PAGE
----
Giovanni Pico della Mirandola’s Oration on the Dignity of Man was composed in 1483, but not published until after his death in 1486. Considering the temper of the times, the amazing thing is that it got published at all. The oration itself actually consists only of the opening to a longer document that is a formulation of Mirandola’s 900 theses on wide and disparate group of topics. The theses are primarily composed of subjects which had become the source of disputes with many other Roman scholars at the time.
Mirandola’s propositions to be forwarded as arguments in debate had been developed over the course of a seven years of education in the classics at colleges and universities spread across the continent. Among some of the philosophers which had informed his view on the subjects he debated were many whose ideas would come to be the foundation for Humanism. Though not a Humanist in the definitive sense of rejecting Aristotelian scholasticism, to the Catholic Church he was even worse: a philosopher whose writings were heavily influenced by ancient Jewish and pagan texts and even more recent Muslim writings as well. When the Church deemed the writings heretical, he was forced to flee to France and abandon all hope for a chance to debate.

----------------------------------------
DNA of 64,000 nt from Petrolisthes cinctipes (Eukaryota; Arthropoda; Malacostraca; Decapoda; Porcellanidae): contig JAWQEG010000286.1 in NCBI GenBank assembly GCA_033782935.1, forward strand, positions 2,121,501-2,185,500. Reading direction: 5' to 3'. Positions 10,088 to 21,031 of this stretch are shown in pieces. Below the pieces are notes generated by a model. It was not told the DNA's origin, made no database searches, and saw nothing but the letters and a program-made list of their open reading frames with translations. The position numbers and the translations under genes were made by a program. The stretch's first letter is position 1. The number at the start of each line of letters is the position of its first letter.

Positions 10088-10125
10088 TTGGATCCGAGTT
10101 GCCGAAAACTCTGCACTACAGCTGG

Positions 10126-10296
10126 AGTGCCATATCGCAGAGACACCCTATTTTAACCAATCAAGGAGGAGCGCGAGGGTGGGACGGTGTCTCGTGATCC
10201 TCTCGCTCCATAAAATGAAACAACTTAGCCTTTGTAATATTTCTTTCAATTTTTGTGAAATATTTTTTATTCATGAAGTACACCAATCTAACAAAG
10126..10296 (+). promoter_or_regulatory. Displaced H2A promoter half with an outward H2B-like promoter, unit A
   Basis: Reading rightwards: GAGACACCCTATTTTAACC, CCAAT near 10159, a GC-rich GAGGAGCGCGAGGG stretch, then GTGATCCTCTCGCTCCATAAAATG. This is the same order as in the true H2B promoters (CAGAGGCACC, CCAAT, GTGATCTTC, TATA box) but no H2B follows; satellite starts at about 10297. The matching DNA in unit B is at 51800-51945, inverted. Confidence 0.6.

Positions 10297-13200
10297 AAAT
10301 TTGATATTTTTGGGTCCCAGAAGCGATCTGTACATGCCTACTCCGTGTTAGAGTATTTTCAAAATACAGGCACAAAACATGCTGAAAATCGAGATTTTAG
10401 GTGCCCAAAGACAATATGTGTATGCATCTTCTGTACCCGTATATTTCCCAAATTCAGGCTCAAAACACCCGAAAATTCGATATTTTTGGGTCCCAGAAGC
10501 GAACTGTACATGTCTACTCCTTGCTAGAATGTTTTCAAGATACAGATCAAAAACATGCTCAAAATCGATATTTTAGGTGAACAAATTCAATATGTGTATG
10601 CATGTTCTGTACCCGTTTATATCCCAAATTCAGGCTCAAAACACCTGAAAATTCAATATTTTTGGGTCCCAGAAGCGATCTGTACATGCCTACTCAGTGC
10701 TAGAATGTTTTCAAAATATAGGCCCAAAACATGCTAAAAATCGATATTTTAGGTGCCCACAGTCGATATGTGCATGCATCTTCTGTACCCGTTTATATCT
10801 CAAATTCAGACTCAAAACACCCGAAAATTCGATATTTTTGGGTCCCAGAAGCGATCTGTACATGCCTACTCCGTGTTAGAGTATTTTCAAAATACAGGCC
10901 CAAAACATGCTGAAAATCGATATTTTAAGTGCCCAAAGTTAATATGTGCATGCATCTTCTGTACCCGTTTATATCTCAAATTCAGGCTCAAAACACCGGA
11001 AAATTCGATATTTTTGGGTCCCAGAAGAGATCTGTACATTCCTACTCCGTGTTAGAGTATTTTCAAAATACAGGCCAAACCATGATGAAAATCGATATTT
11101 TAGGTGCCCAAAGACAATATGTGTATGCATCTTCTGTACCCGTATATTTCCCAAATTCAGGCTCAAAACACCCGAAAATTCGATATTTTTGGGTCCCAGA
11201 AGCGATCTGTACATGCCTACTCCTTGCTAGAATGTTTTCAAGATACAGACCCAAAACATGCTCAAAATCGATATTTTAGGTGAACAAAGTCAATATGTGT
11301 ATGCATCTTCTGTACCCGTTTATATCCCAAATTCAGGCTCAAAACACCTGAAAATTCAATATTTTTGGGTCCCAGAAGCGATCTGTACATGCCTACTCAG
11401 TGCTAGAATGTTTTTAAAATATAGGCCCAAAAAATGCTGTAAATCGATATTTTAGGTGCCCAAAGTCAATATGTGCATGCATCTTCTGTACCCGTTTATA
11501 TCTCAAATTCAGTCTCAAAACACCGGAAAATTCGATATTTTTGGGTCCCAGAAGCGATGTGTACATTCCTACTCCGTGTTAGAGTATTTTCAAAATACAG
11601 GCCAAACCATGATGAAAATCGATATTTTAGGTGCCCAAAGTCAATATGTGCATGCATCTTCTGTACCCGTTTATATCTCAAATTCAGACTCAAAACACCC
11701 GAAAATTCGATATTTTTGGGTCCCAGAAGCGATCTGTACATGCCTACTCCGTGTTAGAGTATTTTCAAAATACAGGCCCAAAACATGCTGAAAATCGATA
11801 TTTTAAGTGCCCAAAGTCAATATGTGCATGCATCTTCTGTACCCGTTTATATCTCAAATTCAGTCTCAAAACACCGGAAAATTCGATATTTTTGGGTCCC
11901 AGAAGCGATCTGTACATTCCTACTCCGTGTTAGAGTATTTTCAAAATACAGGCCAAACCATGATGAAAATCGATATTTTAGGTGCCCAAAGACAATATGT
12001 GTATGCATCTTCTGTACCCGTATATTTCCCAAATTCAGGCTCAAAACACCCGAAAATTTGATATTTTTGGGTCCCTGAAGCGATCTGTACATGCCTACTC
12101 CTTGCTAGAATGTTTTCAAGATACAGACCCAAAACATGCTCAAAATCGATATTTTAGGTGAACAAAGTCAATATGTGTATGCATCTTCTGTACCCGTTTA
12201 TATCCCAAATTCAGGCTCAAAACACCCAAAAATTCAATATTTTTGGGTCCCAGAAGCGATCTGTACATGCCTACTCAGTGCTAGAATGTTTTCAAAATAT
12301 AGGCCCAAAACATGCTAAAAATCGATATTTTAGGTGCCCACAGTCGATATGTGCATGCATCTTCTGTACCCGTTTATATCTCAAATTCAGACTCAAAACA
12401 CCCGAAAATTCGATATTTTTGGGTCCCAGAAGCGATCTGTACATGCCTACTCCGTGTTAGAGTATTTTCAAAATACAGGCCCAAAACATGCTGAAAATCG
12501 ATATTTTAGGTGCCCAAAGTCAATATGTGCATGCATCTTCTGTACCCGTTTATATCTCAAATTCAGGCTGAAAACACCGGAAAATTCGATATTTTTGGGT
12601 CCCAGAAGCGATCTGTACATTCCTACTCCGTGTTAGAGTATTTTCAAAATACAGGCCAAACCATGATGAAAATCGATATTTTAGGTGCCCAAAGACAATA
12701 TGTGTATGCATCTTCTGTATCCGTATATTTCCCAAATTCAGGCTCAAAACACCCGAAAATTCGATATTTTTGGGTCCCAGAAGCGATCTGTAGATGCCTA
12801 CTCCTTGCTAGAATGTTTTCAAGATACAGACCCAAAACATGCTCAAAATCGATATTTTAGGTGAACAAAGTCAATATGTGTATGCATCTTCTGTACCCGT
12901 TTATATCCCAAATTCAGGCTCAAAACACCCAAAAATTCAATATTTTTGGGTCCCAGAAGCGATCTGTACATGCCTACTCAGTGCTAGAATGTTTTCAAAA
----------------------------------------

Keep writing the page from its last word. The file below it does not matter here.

History has taken the opening oration to those theses as the primary philosophical contribution of Mirandola. Oration on the Dignity of Man is a revolutionary medieval text precisely due to its heretical affirmation that the wisdom of the world was drawn from only three sources, with the Bible being just one of them. The collection of ancient philosophical texts and the Jewish Kabbalah comprise the other two sources. One of the concepts that Mirandola introduces in Oration on the Dignity of Man which is further developed through his theses would eventually come to be--arguably--his single greatest contribution: the creation of the Christian Kabbalah.